- David Schoenfield, SweetSpot blogger
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- This was almost certainly his last time to come to the plate in Fenway Park, and instead of merely cheering, as we had at his three previous appearances, we stood, all of us -- stood and applauded. Have you ever heard applause in a ballpark? Just applause -- no calling, no whistling, just an ocean of handclaps, minute after minute, burst after burst, crowding and running together in continuous succession like the pushes of surf at the edge of the sand. It was a sombre and considered tumult.
--John Updike, "Hub Fans Bid Kid Adieu"
Cheering at sporting events isn't always born in nature, like the pushing of the surf. There are the somewhat contrived "M-V-P" chants that spilled over from NBA arenas to major league ballparks, or the blaring of the public address system demanding more noise. There are the songs you hear at soccer games, which require organization and prescient knowledge. There are the now prerequisite standing ovations whenever a player hits a big home run.
There are, of course, the spontaneous celebrations and hugs following a game-winning hit, that anxious release of joy. Then there is the cheering that John Updike wrote about during Ted Williams' final game at Fenway Park: An applause of memories, for the road a player and his fans have traveled together.
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Die-hard Seattle Mariners fans will remember that first spring training in 2001. The initial reports were not good. Manager Lou Piniella was skeptical to say the least, not exactly buying in that this little skinny guy with the unusual batting style was going to be his right fielder, let alone as good as the Mariners' front office had billed him.
Maybe Piniella wasn't quite sure what he had in March, but once the regular season started, the evidence was rapidly clear: Ichiro could play this game. Man, could he could play. He was better than advertised, a hitter unlike any we'd ever seen, seemingly two steps out of the batter's box as he swung, beating out slow infield grounders, dunking the ball over the shortstop's head, lining doubles and triples into the gap. In an era of muscled-up sluggers, he was the refreshing antidote to all the home runs.
As good as he was at the plate, he was even better in the field, a right fielder with a center fielder's range and an arm that conjured up comparisons to Roberto Clemente. That first season was pure magic; people who aren't Mariners fans will fail to grasp when I say that no team ever played more perfect baseball than the 2001 Mariners. But Seattle fans will understand what I mean about a team that had speed, defense, power, pitching and depth combined with the more subtle skills of baserunning, patience, aggressiveness, selfless play and clutch hitting.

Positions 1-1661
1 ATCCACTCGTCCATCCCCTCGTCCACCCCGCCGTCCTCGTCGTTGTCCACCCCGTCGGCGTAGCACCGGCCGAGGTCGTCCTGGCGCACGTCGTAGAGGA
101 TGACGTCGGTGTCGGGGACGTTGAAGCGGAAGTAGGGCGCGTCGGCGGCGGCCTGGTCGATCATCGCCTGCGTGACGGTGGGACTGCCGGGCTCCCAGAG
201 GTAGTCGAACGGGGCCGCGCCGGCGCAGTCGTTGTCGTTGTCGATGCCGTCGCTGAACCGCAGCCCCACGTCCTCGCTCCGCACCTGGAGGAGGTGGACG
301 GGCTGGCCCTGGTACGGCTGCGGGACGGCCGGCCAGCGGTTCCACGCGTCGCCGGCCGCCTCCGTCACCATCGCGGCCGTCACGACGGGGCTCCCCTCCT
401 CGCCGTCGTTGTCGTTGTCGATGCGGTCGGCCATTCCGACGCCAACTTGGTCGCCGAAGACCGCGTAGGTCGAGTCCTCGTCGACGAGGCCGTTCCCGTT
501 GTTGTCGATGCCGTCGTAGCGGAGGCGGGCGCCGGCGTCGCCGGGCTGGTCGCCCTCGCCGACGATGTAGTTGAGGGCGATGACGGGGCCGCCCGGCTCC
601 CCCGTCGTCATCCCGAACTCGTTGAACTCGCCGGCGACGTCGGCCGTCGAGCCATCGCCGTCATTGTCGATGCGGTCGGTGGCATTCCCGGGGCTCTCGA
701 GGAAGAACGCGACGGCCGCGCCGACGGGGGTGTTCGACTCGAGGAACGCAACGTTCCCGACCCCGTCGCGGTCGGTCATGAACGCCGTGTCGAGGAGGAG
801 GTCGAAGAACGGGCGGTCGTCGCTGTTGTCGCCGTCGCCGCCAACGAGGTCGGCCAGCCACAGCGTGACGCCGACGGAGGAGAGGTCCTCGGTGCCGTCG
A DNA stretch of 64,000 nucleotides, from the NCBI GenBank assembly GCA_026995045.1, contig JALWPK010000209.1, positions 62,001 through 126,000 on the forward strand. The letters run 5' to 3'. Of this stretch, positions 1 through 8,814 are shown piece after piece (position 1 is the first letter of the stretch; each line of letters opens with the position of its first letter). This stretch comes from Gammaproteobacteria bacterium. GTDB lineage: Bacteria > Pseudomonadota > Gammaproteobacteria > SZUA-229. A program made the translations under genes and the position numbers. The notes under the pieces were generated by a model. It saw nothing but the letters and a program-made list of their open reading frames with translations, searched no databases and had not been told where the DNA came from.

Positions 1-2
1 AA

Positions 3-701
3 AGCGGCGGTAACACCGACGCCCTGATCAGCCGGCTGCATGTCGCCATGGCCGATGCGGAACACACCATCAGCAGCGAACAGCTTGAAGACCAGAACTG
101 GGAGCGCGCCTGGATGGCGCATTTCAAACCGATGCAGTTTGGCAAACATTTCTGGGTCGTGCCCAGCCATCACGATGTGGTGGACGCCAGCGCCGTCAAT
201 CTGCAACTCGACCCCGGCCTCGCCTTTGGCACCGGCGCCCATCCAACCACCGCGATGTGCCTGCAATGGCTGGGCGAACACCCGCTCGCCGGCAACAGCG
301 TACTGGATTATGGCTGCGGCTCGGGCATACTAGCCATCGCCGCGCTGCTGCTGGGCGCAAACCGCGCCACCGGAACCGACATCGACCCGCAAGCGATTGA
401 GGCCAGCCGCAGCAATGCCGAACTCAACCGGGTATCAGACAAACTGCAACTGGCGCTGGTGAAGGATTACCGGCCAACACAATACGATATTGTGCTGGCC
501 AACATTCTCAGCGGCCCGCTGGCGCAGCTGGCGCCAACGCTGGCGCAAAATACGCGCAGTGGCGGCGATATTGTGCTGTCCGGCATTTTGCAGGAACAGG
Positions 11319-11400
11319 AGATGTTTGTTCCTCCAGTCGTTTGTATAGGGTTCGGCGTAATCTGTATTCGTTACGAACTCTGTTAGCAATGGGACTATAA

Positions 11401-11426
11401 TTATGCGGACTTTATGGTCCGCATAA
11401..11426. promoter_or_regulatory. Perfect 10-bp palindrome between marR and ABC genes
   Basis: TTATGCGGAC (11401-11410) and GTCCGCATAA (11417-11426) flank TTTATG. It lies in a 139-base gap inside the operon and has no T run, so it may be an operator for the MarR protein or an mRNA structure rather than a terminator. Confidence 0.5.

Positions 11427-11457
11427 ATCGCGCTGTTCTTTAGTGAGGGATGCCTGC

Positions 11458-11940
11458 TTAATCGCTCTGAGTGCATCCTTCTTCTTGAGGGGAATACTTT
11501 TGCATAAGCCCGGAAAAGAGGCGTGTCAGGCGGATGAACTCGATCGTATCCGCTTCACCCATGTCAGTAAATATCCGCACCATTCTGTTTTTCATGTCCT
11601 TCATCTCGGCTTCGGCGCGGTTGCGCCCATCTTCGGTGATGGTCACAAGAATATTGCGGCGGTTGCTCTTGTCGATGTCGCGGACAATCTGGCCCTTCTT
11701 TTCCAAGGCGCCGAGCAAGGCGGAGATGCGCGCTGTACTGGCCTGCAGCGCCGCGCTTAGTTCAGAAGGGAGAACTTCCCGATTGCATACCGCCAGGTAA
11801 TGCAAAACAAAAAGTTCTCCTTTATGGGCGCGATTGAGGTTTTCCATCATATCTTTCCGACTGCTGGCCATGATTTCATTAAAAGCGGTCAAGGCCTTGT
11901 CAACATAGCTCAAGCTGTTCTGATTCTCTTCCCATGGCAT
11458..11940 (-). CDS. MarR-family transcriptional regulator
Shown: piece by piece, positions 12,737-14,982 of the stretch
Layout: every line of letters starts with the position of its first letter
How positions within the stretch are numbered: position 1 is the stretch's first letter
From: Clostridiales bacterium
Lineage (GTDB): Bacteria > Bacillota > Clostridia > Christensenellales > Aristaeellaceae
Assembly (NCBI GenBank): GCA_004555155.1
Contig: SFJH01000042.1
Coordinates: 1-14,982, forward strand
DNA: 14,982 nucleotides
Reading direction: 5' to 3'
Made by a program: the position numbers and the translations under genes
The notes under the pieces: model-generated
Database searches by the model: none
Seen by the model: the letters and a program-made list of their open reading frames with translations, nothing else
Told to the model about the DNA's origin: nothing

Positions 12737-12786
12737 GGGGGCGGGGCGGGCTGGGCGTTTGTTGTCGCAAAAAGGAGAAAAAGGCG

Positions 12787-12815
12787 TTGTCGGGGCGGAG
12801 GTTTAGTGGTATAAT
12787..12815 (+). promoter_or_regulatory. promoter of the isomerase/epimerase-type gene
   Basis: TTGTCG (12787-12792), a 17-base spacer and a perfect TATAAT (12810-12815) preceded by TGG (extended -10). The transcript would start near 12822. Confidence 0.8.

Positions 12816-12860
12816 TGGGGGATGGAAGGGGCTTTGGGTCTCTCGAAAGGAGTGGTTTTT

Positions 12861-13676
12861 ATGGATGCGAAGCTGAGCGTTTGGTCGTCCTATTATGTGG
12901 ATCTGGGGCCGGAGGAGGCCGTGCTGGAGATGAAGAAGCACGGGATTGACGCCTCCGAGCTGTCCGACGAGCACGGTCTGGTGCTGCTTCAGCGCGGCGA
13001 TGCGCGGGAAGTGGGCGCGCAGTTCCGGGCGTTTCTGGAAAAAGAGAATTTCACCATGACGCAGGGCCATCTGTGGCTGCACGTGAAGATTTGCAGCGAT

It all began with Ichiro, that year's American League Rookie of the Year and MVP. OK, maybe Jason Giambi or teammate Bret Boone had better statistics. But Ichiro was the symbol of that perfect blend of 116 wins.
We all know the accolades since then: The all-time single-season hits record, the 10 consecutive seasons with 200 hits, the Gold Gloves and All-Star appearances. At some point, Ichiro became simultaneously overrated and underrated. His batting averages fluctuated and, since he was never a guy who drew a lot of walks, his offensive value wasn't always terrific. It didn't help that the Mariners were rarely winners after 2003 and Ichiro's annual pursuit of 200 hits was at times viewed in more selfish descriptions. Still, he was a great player, amazingly durable (other than one short stint on the disabled list in 2009 he missed just 19 games in 11 seasons) and amazingly unique. Since 2001, he ranks fourth among all position players in Baseball-Reference Wins Above Replacement, behind only Albert Pujols, Alex Rodriguez and Carlos Beltran.
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It was time to move on. I'm pretty sure most Mariners fans will admit that. As his legs slowed and his bat faded, the past two seasons haven't been fun to watch, a singles hitter who no longer hits for a high average. Trading him relieves the Mariners of several pressures: How do you sit him the final two months when you need to give playing time to Casper Wells, Michael Saunders, Franklin Gutierrez and Mike Carp? How do you handle a franchise icon when's in the twilight of his career? How much do you pay him if he wants to return to Seattle?
Now they've cut bait. Those decisions have been made. The disaster of Ken Griffey Jr.'s final season in 2010 won't be repeated.
What do the Yankees get? I'm not exactly sure. This may indicate that Nick Swisher's strained hip flexor is more serious than the Yankees are letting on. With the news from a few days ago that Brett Gardner is likely to miss the entire season, the Yankees realized they can't continue having Raul Ibanez lumbering around in left field. So Ichiro definitely improves the defense and brings some speed to the lineup. The question mark is what he'll provide at the plate. He's hitting an empty .261 with a .288 on-base percentage, although his road numbers are better at .297/.314/.402. Still, Yankees manager Joe Girardi would be wise to put him at the bottom of the lineup rather than in the No. 2 hole behind Derek Jeter.
And what do Mariners fans get? A flood of memories. As strange as it will seem to see Ichiro in a Yankees uniform and wearing No. 31 instead of No. 51 -- no different, I'm sure, than Babe Ruth in a Boston Braves uniform or Willie Mays playing for the New York Mets -- we have those memories.
Cheer with your hearts, Mariners fans. Bid Ichiro adieu on Monday night with a burst of emotion.
This was almost certainly his last time to come to the plate in Fenway Park, and instead of merely cheering, as we had at his three previous appearances, we stood, all of us -- stood and applauded.